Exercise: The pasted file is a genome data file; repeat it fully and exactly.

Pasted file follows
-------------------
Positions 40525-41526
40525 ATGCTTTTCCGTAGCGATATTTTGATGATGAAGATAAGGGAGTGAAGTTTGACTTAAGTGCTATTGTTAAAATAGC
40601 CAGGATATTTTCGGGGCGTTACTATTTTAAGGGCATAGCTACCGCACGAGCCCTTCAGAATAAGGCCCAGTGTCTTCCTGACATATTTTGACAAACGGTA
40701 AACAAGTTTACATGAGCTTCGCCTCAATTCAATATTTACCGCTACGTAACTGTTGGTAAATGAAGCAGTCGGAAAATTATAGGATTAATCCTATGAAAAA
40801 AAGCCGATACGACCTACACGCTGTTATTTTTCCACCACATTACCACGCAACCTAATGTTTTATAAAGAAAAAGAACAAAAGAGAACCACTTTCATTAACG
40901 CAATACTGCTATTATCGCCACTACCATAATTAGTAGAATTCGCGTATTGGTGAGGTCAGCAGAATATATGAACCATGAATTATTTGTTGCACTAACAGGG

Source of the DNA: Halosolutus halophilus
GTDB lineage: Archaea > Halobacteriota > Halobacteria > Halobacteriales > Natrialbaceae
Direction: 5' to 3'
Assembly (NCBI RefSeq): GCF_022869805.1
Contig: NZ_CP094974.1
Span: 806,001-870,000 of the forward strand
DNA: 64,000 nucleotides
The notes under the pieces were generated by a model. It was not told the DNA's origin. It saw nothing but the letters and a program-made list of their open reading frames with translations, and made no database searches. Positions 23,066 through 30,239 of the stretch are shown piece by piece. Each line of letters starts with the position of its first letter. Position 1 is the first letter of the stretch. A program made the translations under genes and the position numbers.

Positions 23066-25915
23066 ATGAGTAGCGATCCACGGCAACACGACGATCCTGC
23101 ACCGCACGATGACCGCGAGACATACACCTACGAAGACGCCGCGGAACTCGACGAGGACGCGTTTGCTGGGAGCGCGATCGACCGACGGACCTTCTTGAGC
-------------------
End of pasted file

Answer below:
Positions 40525-41526
40525 ATGCTTTTCCGTAGCGATATTTTGATGATGAAGATAAGGGAGTGAAGTTTGACTTAAGTGCTATTGTTAAAATAGC
40601 CAGGATATTTTCGGGGCGTTACTATTTTAAGGGCATAGCTACCGCACGAGCCCTTCAGAATAAGGCCCAGTGTCTTCCTGACATATTTTGACAAACGGTA
40701 AACAAGTTTACATGAGCTTCGCCTCAATTCAATATTTACCGCTACGTAACTGTTGGTAAATGAAGCAGTCGGAAAATTATAGGATTAATCCTATGAAAAA
40801 AAGCCGATACGACCTACACGCTGTTATTTTTCCACCACATTACCACGCAACCTAATGTTTTATAAAGAAAAAGAACAAAAGAGAACCACTTTCATTAACG
40901 CAATACTGCTATTATCGCCACTACCATAATTAGTAGAATTCGCGTATTGGTGAGGTCAGCAGAATATATGAACCATGAATTATTTGTTGCACTAACAGGG

Source of the DNA: Halosolutus halophilus
GTDB lineage: Archaea > Halobacteriota > Halobacteria > Halobacteriales > Natrialbaceae
Direction: 5' to 3'
Assembly (NCBI RefSeq): GCF_022869805.1
Contig: NZ_CP094974.1
Span: 806,001-870,000 of the forward strand
DNA: 64,000 nucleotides
The notes under the pieces were generated by a model. It was not told the DNA's origin. It saw nothing but the letters and a program-made list of their open reading frames with translations, and made no database searches. Positions 23,066 through 30,239 of the stretch are shown piece by piece. Each line of letters starts with the position of its first letter. Position 1 is the first letter of the stretch. A program made the translations under genes and the position numbers.

Positions 23066-25915
23066 ATGAGTAGCGATCCACGGCAACACGACGATCCTGC
23101 ACCGCACGATGACCGCGAGACATACACCTACGAAGACGCCGCGGAACTCGACGAGGACGCGTTTGCTGGGAGCGCGATCGACCGACGGACCTTCTTGAGC